United States District Court, N.D. Indiana, Fort Wayne Division
OPINION AND ORDER
THERESA L. SPRINGMANN UNITED STATES DISTRICT COURT
Defendant, Jermaine Askia Cooper, has filed a
“Letter-Motion For Reduction/Modification of Supervised
Release Terms & Sentence for Good Cause” [ECF No.
201]. By way of introduction, the Letter-Motion
asks that the Court consider any and all matters which have
occurred subsequently to his sentencing initially or which
have been overlooked, or which the USSG Guidelines amendments
and changes in laws subsequently may have created
“wiggle room” for the court to impose lesser and
more appropriate specific sentence which is sufficient but
not more than what is required to meet the purposes of
punishment under the relevant laws.
(Letter-Motion 1.) The Letter-Motion presents argument
related to supervised release, uncredited pretrial time, and
Guideline ambiguity. On August 12, 2016, the Government filed
a Response [ECF No. 204] opposing the Defendant's
requested relief. The Defendant has not filed a reply.
reasons stated in this Opinion, the Court finds that there is
no basis upon which to modify the Defendant's sentence.
jury trial, the Defendant was convicted of possession of a
firearm by a felon, 18 U.S.C. § 922(g)(1) (Count 7),
possession and distribution of crack cocaine, 21 U.S.C.
§ 841(a)(1) (Counts 1, 3, 4, and 5), and obstruction of
justice, 18 U.S.C. § 1512(c)(2) (Count 8).
amount of drugs involved in the Defendant's offense of
conviction, as noted in the Presentence Investigation Report
was determined to be 263.6 kilograms of marijuana (after
conversion of multiple substances). The Guideline computation
was based on the most serious offense level, in this case,
the drug counts. The sentences in Counts 1, 3, 4, 5, 7 and 8
were all grouped for sentencing purposes. As a result, the
Defendant's total offense level was 34, his criminal
history category was V and the sentencing range was 235 to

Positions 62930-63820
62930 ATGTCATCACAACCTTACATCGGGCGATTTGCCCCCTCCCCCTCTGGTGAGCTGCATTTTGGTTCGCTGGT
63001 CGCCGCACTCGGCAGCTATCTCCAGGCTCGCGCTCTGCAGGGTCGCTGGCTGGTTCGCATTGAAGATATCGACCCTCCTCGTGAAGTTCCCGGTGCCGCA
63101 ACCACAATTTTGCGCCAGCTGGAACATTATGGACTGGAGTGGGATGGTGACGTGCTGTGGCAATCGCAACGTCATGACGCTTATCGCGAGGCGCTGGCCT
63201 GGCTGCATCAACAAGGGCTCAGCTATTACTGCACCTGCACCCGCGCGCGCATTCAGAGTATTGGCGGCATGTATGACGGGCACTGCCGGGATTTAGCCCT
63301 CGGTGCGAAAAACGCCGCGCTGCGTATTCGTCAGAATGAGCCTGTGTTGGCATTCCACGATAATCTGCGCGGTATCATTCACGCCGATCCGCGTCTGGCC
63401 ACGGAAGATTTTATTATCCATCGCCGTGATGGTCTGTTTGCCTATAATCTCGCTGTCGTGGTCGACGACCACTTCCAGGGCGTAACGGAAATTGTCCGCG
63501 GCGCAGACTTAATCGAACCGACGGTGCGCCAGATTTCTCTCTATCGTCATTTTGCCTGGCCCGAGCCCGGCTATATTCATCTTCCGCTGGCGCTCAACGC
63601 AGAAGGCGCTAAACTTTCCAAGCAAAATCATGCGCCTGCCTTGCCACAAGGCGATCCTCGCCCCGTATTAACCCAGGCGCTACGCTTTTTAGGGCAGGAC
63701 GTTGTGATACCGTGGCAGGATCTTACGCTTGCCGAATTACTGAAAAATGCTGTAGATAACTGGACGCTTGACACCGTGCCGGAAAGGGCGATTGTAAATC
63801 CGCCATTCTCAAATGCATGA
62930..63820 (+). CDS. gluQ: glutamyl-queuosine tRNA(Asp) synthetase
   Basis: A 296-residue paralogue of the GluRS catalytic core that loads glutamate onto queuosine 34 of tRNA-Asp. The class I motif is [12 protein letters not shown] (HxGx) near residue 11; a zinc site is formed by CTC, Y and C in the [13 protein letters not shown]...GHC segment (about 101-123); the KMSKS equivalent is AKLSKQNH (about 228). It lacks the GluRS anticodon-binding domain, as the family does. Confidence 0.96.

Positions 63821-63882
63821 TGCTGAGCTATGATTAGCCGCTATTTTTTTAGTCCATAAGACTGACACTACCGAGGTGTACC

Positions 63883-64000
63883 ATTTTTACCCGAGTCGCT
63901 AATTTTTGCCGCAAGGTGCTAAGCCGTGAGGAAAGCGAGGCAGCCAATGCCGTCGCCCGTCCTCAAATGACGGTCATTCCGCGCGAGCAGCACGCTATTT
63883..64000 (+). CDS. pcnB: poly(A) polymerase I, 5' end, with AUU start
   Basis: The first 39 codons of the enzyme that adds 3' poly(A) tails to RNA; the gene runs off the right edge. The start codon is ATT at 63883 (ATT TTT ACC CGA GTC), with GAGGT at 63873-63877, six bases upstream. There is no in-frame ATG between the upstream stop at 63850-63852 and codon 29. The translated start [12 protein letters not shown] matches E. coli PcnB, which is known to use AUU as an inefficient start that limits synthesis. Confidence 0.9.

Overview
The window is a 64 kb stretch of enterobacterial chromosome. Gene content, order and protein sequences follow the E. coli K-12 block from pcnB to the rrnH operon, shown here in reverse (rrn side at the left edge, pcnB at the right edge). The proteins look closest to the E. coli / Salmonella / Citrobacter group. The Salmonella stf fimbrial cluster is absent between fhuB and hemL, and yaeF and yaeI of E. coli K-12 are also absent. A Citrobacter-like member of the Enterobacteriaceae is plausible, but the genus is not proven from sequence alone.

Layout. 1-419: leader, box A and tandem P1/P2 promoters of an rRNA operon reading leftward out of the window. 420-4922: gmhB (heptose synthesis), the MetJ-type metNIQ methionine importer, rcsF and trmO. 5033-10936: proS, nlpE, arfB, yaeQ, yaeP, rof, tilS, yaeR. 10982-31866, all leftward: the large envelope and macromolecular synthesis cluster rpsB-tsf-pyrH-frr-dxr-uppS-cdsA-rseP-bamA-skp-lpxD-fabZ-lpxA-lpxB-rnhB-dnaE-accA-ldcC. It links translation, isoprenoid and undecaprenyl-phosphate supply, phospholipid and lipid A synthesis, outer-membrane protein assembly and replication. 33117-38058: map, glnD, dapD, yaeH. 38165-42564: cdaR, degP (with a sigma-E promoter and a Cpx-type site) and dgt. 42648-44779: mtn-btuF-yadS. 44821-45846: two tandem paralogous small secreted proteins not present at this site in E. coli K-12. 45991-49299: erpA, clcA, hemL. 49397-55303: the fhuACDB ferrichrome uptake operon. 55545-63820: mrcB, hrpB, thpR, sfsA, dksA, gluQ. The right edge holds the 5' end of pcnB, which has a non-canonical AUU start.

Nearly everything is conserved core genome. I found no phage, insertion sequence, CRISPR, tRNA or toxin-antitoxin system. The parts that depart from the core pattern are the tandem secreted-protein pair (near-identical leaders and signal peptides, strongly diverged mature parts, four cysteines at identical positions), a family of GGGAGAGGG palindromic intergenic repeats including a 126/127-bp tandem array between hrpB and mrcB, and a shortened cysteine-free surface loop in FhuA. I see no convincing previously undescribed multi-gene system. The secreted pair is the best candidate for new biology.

293 months. However, the maximum sentence in Counts 1, 3, 4,
and 8 was capped at 240 months. The Court sentenced the
Defendant to a term of 240 months for the drug and
obstruction counts, and 265 months for Count 5, which was 30
months above the low end of the Guideline sentence, and 120
months for Count 7. All counts were to run concurrent.
August 6, 2015, the Defendant requested a reduction of his
sentence pursuant to 18 U.S.C. § 3582(c)(2) and
Amendment 782 [ECF No. 192]. Under the amended Guidelines,
the Defendant's range of imprisonment was 188 to 235
months. The Court reduced the Defendant's sentence to 211
months for Counts 1, 3, 4, 5, and 8 [Order, ECF No. 199].
Defendant's Letter-Motion presents various requests for
relief. Although he does not present specific argument
related to Guideline amendments, the Letter-Motion also
identifies 18 U.S.C. § 3582(c)(2) as a potential source
of relief. Additionally, the Defendant requests that the
terms of his supervised release be revised because they were
not tailored to him, or were overbroad. The Defendant also
complains that the Bureau of Prisons (BOP) has not credited
him with all the time he is due. Finally, he submits that
changes brought about by the Supreme Court's decision in
Johnson v. United States, 135 S.Ct. 2551 (2015),
might apply to the Guidelines or laws under which he was
3582(c)(2) is an exception to the rule that courts have
limited authority to modify a term of imprisonment once it is
imposed. See 18 U.S.C. § 3582(c). Subsection
(c)(2) is an exception for defendants who were
“sentenced to a term of imprisonment based on a
sentencing range that has subsequently been lowered by the
Sentencing Commission.” Id. § 3582(c)(2);
see also United States v. Stevenson, 749 F.3d 667,
669 (7th Cir. 2014) (noting that a court may reduce a
sentence under § 3582(c)(2) “if (1) the original
sentence was ‘based on' a subsequently lowered
sentencing range and (2) the reduction is consistent with the
policy statements issued by the Commission”).
the Defendant has already received a sentence reduction
pursuant to § 3582(c)(2) and Amendment 782, he cannot
obtain further relief under that Amendment. The Seventh
Circuit has held that defendants “are not entitled to
more than one opportunity to request a lower sentence, for
any given change in the Guideline range” United
States v. Redd, 630 F.3d 649, 651 (7th Cir. 2011)
(“Once the district judge makes a decision, Rule 35
applies and curtails any further power of revision, unless
the Commission again changes the Guidelines and makes that
change, too, retroactive.”). Further, as the Government
points out, § 3582 reductions are not resentencings.
See Dillon v. United States, 560 U.S. 817 (2010)
(holding that judges are not required to conduct a full
resentencing in response to a § 3582(c)(2) motion).
Thus, the Defendant “cannot use this statute to attempt
to benefit from an array of cases that were handed down after
his sentencing, especially when he has not ...